The Effect of Steady Winds on Radon-222 Entry from soil into houses

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Wind affects the radon-222 entry rate from soil into buildings and the resulting indoor concentrations. To investigate this phenomenon, we employ a previously tested three-dimensional numerical model of soil-gas Bow around houses, a commercial computational fluid dynamics code, an established model for determining ventilation rates in the presence of wind, and new wind tunnel results for the ground-surface pressure field caused by wind. These tools and data, applied under steady-state conditions to a prototypical residential building, allow us (1) to determine the complex soil-gas flow patterns that result from the presence of wind-generated ground-surface pressures, (2) to evaluate the effect ... continued below

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Riley, W.J.; Gadgil, A.J.; Bonnefous, Y.C. & Nazaroff, W.W. October 1, 1994.

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Wind affects the radon-222 entry rate from soil into buildings and the resulting indoor concentrations. To investigate this phenomenon, we employ a previously tested three-dimensional numerical model of soil-gas Bow around houses, a commercial computational fluid dynamics code, an established model for determining ventilation rates in the presence of wind, and new wind tunnel results for the ground-surface pressure field caused by wind. These tools and data, applied under steady-state conditions to a prototypical residential building, allow us (1) to determine the complex soil-gas flow patterns that result from the presence of wind-generated ground-surface pressures, (2) to evaluate the effect of these flows on the radon concentration in the soil, and (3) to calculate the effect of wind on the radon entry rate and indoor concentration. For a broad range of soil permeabilities, two wind speeds, and two wind directions, we quantify the"flushing" effect of wind on the radon in the soil surrounding a house, and the consequent sharp decrease in radon entry rates. Experimental measurements of the time-dependent radon concentration in soil gas beneath houses confirm the existence of wind-induced flushing. Comparisons are made to modeling predictions obtained while ignoring the effect of the wind-generated ground-surface pressures. These investigations lead to the conclusion that wind-generated ground-surface pressures play a significant role in determining radon entry rates into residential buildings. [References: 26]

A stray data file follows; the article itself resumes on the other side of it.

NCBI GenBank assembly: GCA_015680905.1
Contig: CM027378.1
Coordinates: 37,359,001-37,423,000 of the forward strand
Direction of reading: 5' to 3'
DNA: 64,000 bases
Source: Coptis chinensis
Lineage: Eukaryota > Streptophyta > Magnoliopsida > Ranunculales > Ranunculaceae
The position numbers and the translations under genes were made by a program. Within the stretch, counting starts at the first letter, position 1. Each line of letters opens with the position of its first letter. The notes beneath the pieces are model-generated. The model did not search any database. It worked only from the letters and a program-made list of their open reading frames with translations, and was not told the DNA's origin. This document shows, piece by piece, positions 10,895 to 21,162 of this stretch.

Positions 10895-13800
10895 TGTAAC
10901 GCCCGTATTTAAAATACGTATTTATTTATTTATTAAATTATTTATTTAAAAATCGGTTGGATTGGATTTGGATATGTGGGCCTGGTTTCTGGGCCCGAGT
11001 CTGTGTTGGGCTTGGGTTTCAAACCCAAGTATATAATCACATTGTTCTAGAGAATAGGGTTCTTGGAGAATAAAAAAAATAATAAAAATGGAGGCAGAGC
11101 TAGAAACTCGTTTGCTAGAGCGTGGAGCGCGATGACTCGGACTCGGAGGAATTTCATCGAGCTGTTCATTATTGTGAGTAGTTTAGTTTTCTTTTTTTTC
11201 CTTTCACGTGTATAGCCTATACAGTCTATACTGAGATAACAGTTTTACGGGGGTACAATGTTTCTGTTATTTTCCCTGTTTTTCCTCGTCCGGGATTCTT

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  • Journal Name: Atmospheric Environment; Journal Volume: 30; Journal Issue: 7; Related Information: Journal Publication Date: 4/1/1996

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  • Report No.: LBL-36372
  • Grant Number: DE-AC02-05CH11231
  • Office of Scientific & Technical Information Report Number: 939477
  • Archival Resource Key: ark:/67531/metadc894674

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Office of Scientific & Technical Information Technical Reports

Reports, articles and other documents harvested from the Office of Scientific and Technical Information.

Office of Scientific and Technical Information (OSTI) is the Department of Energy (DOE) office that collects, preserves, and disseminates DOE-sponsored research and development (R&D) results that are the outcomes of R&D projects or other funded activities at DOE labs and facilities nationwide and grantees at universities and other institutions.

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  • October 1, 1994

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  • Sept. 27, 2016, 1:39 a.m.

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  • Jan. 4, 2017, 5:34 p.m.

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Riley, W.J.; Gadgil, A.J.; Bonnefous, Y.C. & Nazaroff, W.W. The Effect of Steady Winds on Radon-222 Entry from soil into houses, article, October 1, 1994; Berkeley, California. (digital.library.unt.edu/ark:/67531/metadc894674/: accessed October 20, 2017), University of North Texas Libraries, Digital Library, digital.library.unt.edu; crediting UNT Libraries Government Documents Department.